In a few days it will be Easter, a holiday filled with joy for the religious meaning, because it’s finally spring, and for youngsters, who look forward to the Easter Bunny and candy. For my family it means getting together for dinner after church. There’s always a ham, colored eggs, sweet potatoes, and dishes and desserts others contribute. This year it will be at my house.
When my grand kids, nieces and nephews were younger, I made up an Easter egg hunt with teams, who had to look for plastic eggs with clues in them. There would be the purple and pink team, the green and yellow team, and the orange and blue team. Each team was given an egg in their colors with the first clue leading them to the egg with the next clue. The clues were riddles leading them all over my small farm – the hay mow, an old unused outhouse, in the reeds by the pond, and on and on until the winning team found a basket of candy hiding in the house – maybe in my clothes dryer. Teams with tiny participants unable to read were allowed to have adults help them. It took me a long time to write the riddles and distribute them the day before Easter, but the kids – and adults who participated – loved it. Now they’re all too old for that.
This year it is the 60th anniversary of Peeps, those little yellow sugary confections considered “THE candy of Easter.” Not for me, though. I much prefer chocolate; rabbits, eggs, chickens, anything chocolate to those marshmallow type chicks.
Peeps are made at Just Born factory in Bethlehem, Pa., and they hatch 5 million Peeps a day this time of the year. Not only do they appear in most Easter baskets, it seems they have developed a Peeps pop art culture with people making dioramas with them and other types of Peep art. Some people even use them in cooking, even in not to be believed dishes like sushi. According to Ross Born, the third-generation operator of Just Born, Inc., It’s the “Peepsonality” of consumers who not only eat them, but also play around with them.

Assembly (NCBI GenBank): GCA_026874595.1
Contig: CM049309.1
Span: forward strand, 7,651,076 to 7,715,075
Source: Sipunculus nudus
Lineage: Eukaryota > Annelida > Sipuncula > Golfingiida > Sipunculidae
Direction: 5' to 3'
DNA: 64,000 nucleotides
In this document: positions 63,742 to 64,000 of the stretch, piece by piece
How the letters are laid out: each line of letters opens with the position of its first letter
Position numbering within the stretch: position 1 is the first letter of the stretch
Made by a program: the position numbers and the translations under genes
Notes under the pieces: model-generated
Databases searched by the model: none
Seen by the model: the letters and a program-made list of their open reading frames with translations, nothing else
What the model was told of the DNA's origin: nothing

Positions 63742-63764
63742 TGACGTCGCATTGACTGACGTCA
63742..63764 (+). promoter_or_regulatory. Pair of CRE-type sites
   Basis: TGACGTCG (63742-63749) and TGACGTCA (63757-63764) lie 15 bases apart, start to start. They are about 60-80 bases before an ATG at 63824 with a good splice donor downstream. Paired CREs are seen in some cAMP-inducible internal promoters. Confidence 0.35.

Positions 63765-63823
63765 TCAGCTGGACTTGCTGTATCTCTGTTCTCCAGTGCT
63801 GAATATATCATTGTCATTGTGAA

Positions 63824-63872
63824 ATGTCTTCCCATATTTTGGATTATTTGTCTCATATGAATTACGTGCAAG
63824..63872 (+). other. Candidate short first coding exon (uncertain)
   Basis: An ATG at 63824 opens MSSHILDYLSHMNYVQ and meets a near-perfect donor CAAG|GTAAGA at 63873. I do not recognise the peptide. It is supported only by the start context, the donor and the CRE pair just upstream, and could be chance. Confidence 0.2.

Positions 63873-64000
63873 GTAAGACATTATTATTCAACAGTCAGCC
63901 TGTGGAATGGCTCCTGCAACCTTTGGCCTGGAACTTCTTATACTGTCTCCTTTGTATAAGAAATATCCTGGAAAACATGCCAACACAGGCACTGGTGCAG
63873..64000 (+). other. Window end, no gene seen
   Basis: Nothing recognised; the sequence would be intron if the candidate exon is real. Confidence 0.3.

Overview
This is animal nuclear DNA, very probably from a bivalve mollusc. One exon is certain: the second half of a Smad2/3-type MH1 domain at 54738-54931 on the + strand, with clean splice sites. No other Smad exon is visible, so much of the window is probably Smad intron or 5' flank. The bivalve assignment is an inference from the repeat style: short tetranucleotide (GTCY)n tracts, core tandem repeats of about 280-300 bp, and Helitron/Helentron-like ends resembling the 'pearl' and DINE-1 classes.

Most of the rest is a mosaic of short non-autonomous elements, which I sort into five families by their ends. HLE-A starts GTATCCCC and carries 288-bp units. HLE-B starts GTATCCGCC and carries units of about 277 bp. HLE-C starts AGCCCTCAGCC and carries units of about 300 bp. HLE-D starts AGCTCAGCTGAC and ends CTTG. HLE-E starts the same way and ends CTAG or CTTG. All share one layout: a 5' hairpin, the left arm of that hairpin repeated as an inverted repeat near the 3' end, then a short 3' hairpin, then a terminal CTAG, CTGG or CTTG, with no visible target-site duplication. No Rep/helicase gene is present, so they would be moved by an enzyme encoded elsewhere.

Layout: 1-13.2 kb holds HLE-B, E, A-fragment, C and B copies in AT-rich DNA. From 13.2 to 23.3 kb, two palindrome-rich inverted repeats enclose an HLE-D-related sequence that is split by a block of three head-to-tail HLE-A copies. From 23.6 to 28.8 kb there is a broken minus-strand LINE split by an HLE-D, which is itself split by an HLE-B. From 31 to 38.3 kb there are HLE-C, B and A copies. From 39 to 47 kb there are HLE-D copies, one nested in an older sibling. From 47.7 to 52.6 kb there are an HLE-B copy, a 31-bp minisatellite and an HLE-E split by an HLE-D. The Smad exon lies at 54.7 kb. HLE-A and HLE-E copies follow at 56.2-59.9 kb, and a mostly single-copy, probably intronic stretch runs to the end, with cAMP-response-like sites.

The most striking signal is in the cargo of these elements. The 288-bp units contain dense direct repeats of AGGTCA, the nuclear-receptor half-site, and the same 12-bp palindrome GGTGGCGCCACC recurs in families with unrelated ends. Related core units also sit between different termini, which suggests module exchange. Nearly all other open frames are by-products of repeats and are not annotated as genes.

At my Third Thursday book club, I took in the Peeps I didn't use for my pictures. There was a lively discussion on whether or not they liked Peeps. Linda Bailey liked them, but only if they were stale and rather hard. Some remembered roasting them like marshmallows over a fire. Maybe I'd like them if they were roasted, but I won't find out because there were no Peeps left when the book club was over.
Carla Damron thinks Peeps are evil. She says "They are a demonic plot. Notice how they have infiltrated every holiday. Soon, I believe they may take over the world!!" To prove her point she sent me several pictures she considered harassment by her friends because of her antipathy for Peeps. Last year when she came to her office, she found it taken over by 'Occu-peep Columbia.' Peeps were everywhere in various poses and costumes. She sent me several pictures of this occupation. So I think she may be right. She also told me one year her husband gave her Peeps and a hammer. She claims even a hammer won't destroy the little buggers.
Hmmm. So that got me to thinking. Maybe I’ll decorate the top of my sweet potato casserole on Easter with them. Or better yet, maybe I’ll just plot a murder with them – only on the page, of course. Poison could be injected in them. Of course, one would have to make sure only the one it was intended for would eat the Peep. That means there could not be any kids around. That’s easy enough for a writer to do. Kaye George in her book CHOKE had a victim choked with a sausage. It could be done with Peeps, too, I imagine.
But for now, I’ll put all thoughts of murder aside to concentrate on the beauty and joy of Easter and its true meaning, and just how I’m ever going to get my house in order before everyone arrives for Easter dinner.
What’s your favorite Easter candy?
Besides eating Peeps in their natural state, how would you eat them?
Or what kind of art would you make from them?